sounds like the name of a Japanese giant monster. Ha, in fact, thanks to Google, I learned there was a Doronga in episode 10 of Golden Bat (1967).

Doronga is a play on Japanese 漫画 manga.



was the Jurchen word for 'seal' (cf. Manchu ᡩᠣᡵᠣᠨ doron 'id.'). The word may have been borrowed from Khitan


<doro> (?)*

whose large script character (left; the small script character is on the right) is surely somehow related to the Jurchen large script character, though whether the relationship was direct or indirect** is unknown.

The Khitan large script character for <doro> in turn coincidentally resembles 立 over 儿, a variant of 漫 màn 'unrestrained' (the first half of Japanese 漫画 manga) that I found in Thesaurus Linguae Sericae (TLS). The nineteen variants in TLS fall into six categories:

1. Slight graphic variation of the phonetic component: e.g., 澷 with 方 instead of 又 on the bottom of 曼 màn

2. Different phonetic component: e.g., 澫 with 萬 wàn < *m- instead of 曼 màn

3. Different semantic component: e.g., 墁 with 土 'earth' instead of 氵 'water'

4. Different phonetic and semantic components: e.g., 㙢 with 土 'earth' and 㒼 mán instead of 氵 'water' and 曼 màn

5. Completely different semantic compounds:

𣸞 < 平 'level + 水 'water' x 2

𧽾 < 走 'run' + 散 'scatter'

6. Completely different and opaque: what appears to be (but isn't necessarily) 立 'stand' over a pair of 儿 legs

The sole example of this last category is the most intriguing. What is the reasoning behind that shape? Where is it attested?

*3.5.0:21: <doro> is Kane's (2009: 114) reconstruction of the Khitan word for 'seal'. I do not know of any alternate phonetic spellings or transcriptions that confirm his reconstruction. More on that word here.

**The Jurchen large script may be a direct offshoot of the Khitan large script, or both scripts may be offshoots of an earlier Parhae script (Janhunen 1994). THREE-KA

The Russian word for 'three' is три tri. So why isn't тройка trojka 'troika' *трика trika? I assume it is derived from the collective numeral трое troe.

In Proto-Indo-European, the vowel of 'three' varied between *e, *i, and zero: e.g.,

*trí-ns (masc. acc.) ~ *tréy-es (masc. nom.) ~ *tr̥y-óHom (neut. gen.)

The basic stem was *trey-; when it lost its vowel, *y became *i (i.e., syllabic y) before a consonant-inital suffix and *r became syllabic *r̥ before *y and a vowel-initial suffix. There was no *o-grade stem *troy-. Is the o of Russian troe, Polish and Czech troje, etc. inherited from Proto-Indo-European or a Slavic innovation?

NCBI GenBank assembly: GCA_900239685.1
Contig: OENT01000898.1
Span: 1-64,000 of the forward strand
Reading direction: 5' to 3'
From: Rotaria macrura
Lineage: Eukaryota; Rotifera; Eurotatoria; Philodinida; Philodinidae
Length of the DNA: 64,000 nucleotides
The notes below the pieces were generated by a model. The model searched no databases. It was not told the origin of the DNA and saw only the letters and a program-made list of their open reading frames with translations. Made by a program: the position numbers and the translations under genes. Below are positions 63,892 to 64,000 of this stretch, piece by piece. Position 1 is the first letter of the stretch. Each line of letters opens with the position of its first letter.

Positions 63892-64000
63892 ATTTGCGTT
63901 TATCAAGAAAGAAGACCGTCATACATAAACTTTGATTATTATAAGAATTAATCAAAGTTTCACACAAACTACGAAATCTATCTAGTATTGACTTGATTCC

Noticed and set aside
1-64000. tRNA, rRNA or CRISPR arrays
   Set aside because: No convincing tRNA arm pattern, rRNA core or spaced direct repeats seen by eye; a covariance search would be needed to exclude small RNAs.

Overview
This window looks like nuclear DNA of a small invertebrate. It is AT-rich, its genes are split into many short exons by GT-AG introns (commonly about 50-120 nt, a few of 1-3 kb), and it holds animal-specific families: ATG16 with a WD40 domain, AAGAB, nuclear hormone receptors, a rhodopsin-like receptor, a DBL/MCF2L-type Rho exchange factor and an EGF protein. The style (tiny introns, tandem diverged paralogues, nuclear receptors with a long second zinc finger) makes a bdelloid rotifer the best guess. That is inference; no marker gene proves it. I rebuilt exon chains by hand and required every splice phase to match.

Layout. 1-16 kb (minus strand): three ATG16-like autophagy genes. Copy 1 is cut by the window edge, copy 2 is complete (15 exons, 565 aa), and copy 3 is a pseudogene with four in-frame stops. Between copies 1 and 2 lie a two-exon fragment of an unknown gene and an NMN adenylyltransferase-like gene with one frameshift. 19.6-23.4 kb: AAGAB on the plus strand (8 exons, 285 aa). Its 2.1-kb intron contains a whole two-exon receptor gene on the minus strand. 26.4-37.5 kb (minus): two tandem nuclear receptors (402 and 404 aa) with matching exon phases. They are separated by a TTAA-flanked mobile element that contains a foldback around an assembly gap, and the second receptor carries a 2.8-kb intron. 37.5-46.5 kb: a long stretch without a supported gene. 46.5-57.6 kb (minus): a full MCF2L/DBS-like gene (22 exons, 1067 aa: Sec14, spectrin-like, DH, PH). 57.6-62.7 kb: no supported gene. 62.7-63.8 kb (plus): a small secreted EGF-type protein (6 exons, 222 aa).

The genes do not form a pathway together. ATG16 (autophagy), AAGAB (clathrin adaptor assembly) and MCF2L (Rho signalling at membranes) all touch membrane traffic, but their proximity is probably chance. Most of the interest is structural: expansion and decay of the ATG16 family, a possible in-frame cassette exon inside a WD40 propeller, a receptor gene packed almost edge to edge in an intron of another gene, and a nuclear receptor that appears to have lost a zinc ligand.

I still don't understand why the feminine stem of 'three' was *tisr-. Was it *tri-sr- at an even earlier stage? Today I discovered that Bachmann (2005: 71) also derived *tisr̥- from *trisr̥-. The suffix *-sr- may also be in the feminine noun *swésōr 'sister'. But see Emmerick (1991: 293) for another explanation. ON *PAːROL (OR *PAːROL ET LANGUES)

Having closely examined Whitman's Proto-Koreo-Japonic (PKJ) *zitör a couple of entries ago, I'd like to look at his PKJ *paːrol 'needle' in detail:

Proto-Koreo-Japonic p r/n o l  
Middle Korean p à n ʌ́ r
Early Modern Korean p a r ʌ r
Modern Korean p a n ŭ l
Kyŏngsang Korean p a(ː)   l
Proto-Japonic p r u  
Eastern Old Japanese p a r u
Western Old Japanese p a r   i
Modern Japanese h a r i
Shuri h   i

1. *p

*p lenited to ɸ in Middle Japanese and is now h in modern Japanese and Shuri. *p lenited in languages to the east and west of Korean (i.e., Mongolian, Manchu, and Japanese) but not in Korean itself.

2. *aː

Does Shuri preserve the long vowel that Whitman reconstructed in PKJ? Here are two different scenarios:

The 'yes' scenario: According to Whitman (1990: 528), PKJ *-r- was lost after a short vowel in pre-Old Japanese (Proto-Japonic?). If the long vowel of Shuri is projected back into Proto-Japonic, then *-r- could not have been lost after at the Proto-Japonic stage, and Japanese -r- is retained from PKJ *-r-. (See section 3 for the Shuri reflext of PKJ *-r-.)